8. By: Jessica Nisén (Max Planck Institute for Demographic Research, Rostock, Germany); Sebastian Klüsener (Max Planck Institute for Demographic Research, Rostock, Germany); Johan Dahlberg; Lars Dommermuth; Aiva Jasilioniene (Max Planck Institute for Demographic Research, Rostock, Germany); Michaela Kreyenfeld (Max Planck Institute for Demographic Research, Rostock, Germany); Trude Lappegård; Peng Li (Max Planck Institute for Demographic Research, Rostock, Germany); Pekka Martikainen (Max Planck Institute for Demographic Research, Rostock, Germany); Karel Neels; Bernhard Riederer; Saskia te Riele; Laura Szabó; Alessandra Trimarchi (Max Planck Institute for Demographic Research, Rostock, Germany); Francicso Viciana; Ben Wilson; Mikko Myrskylä (Max Planck Institute for Demographic Research, Rostock, Germany)
    Abstract: Educational differences in female cohort fertility have been shown to vary across high-income countries and over time, but knowledge about how educational fertility differentials play out at the sub-national regional level is limited. Examining these sub-national regional patterns might improve our understanding of national patterns, as regionally varying contextual conditions may affect fertility. This study provides for the first time for a large number of European countries a comprehensive account of educational differences in the cohort fertility rate (CFR) at the sub-national regional level. We harmonise data from population registers, censuses, and large-sample surveys for 15 countries in order to measure women’s completed fertility by educational level and region of residence at the end of the reproductive lifespan. In order to explore associations between educational differences in CFRs and levels of economic development, we link our data to regional estimates of GDP per capita. Empirical Bayesian estimation is used to reduce uncertainty in the regional fertility estimates. Our results document an overall negative gradient between the CFR and level of education, and notable variation in the gradient across regions. The gradient varies systematically by the level of economic development: moving from less to more developed regions, we observe smallergradients both across countries and within countries. However, the within-country patterns of countries differ. Our findings underline the variability of educational gradients in women’s fertility, suggest that higher levels of development may be associated with less negative gradients, and call for more in-depth fertility analyses by education at the sub-national level.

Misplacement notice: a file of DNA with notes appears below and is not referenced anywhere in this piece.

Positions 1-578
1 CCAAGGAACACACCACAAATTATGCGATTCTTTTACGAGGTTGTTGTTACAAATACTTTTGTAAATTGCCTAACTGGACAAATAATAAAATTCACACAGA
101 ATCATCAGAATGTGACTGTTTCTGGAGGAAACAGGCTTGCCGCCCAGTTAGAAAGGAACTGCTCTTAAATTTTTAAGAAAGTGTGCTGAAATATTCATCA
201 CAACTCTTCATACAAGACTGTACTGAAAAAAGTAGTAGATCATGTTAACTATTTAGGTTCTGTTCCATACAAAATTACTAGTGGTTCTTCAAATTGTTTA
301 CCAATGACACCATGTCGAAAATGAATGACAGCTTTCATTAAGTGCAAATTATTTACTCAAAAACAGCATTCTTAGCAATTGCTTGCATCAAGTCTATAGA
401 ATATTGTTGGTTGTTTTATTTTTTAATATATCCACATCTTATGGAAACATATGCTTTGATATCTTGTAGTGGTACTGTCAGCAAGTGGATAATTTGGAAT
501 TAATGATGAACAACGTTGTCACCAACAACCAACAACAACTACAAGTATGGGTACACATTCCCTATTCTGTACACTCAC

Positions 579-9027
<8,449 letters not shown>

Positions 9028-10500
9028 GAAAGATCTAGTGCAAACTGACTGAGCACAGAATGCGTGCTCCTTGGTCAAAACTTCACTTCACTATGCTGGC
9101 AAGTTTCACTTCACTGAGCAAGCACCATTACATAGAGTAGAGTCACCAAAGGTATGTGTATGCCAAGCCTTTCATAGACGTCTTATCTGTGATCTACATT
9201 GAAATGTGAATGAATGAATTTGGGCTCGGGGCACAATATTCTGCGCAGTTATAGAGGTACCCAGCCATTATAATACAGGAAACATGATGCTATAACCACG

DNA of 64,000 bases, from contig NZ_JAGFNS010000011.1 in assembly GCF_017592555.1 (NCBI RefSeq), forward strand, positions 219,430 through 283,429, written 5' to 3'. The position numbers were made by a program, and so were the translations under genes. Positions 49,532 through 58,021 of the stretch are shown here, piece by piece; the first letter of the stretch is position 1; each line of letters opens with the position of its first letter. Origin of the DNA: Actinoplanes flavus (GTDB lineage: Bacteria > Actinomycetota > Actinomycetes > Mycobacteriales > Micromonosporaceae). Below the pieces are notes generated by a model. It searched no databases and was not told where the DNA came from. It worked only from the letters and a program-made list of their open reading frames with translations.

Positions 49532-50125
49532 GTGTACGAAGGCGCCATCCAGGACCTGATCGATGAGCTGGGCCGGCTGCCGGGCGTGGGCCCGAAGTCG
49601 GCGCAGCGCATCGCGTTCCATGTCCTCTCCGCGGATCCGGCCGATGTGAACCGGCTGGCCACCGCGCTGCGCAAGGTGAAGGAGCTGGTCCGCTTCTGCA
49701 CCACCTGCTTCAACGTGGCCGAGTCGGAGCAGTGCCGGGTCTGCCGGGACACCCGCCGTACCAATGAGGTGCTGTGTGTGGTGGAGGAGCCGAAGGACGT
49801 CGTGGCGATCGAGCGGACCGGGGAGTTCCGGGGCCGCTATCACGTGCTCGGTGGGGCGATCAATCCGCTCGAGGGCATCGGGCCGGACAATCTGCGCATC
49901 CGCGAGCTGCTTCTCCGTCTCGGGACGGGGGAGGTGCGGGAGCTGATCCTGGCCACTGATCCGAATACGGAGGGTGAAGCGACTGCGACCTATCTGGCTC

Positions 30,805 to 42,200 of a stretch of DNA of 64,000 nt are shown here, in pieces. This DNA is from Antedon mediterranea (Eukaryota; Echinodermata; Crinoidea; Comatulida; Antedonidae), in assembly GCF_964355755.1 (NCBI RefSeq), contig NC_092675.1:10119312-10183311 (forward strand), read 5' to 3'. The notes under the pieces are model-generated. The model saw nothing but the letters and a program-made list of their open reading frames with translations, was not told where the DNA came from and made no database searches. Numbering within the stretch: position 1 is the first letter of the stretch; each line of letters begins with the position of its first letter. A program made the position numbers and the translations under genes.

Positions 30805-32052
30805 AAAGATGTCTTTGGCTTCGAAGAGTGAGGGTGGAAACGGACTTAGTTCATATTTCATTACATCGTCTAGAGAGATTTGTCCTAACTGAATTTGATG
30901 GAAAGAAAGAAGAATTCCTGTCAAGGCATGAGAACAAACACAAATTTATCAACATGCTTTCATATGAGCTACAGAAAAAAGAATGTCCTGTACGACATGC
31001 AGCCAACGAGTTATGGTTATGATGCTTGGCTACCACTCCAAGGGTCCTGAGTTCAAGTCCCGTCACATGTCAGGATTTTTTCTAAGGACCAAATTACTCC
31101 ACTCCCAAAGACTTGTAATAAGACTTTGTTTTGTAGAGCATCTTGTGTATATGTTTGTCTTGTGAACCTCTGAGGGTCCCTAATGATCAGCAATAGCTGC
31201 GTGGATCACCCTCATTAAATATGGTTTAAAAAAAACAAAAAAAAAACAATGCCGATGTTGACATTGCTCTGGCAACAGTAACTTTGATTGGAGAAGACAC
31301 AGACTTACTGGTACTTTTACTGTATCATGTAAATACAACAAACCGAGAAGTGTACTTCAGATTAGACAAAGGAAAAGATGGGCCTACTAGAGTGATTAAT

Keywords: Europe, cohort fertility, economic development, education, population registers, regions
    JEL: J1 Z0
    Date: 2019–09

This nep-dem issue is ©2019 by Héctor Pifarré i Arolas. It is provided as is without any express or implied warranty. It may be freely redistributed in whole or in part for any purpose. If distributed in part, please include this notice.
General information on the NEP project can be found at For comments please write to the director of NEP, Marco Novarese at <>. Put “NEP” in the subject, otherwise your mail may be rejected.
NEP’s infrastructure is sponsored by the School of Economics and Finance of Massey University in New Zealand.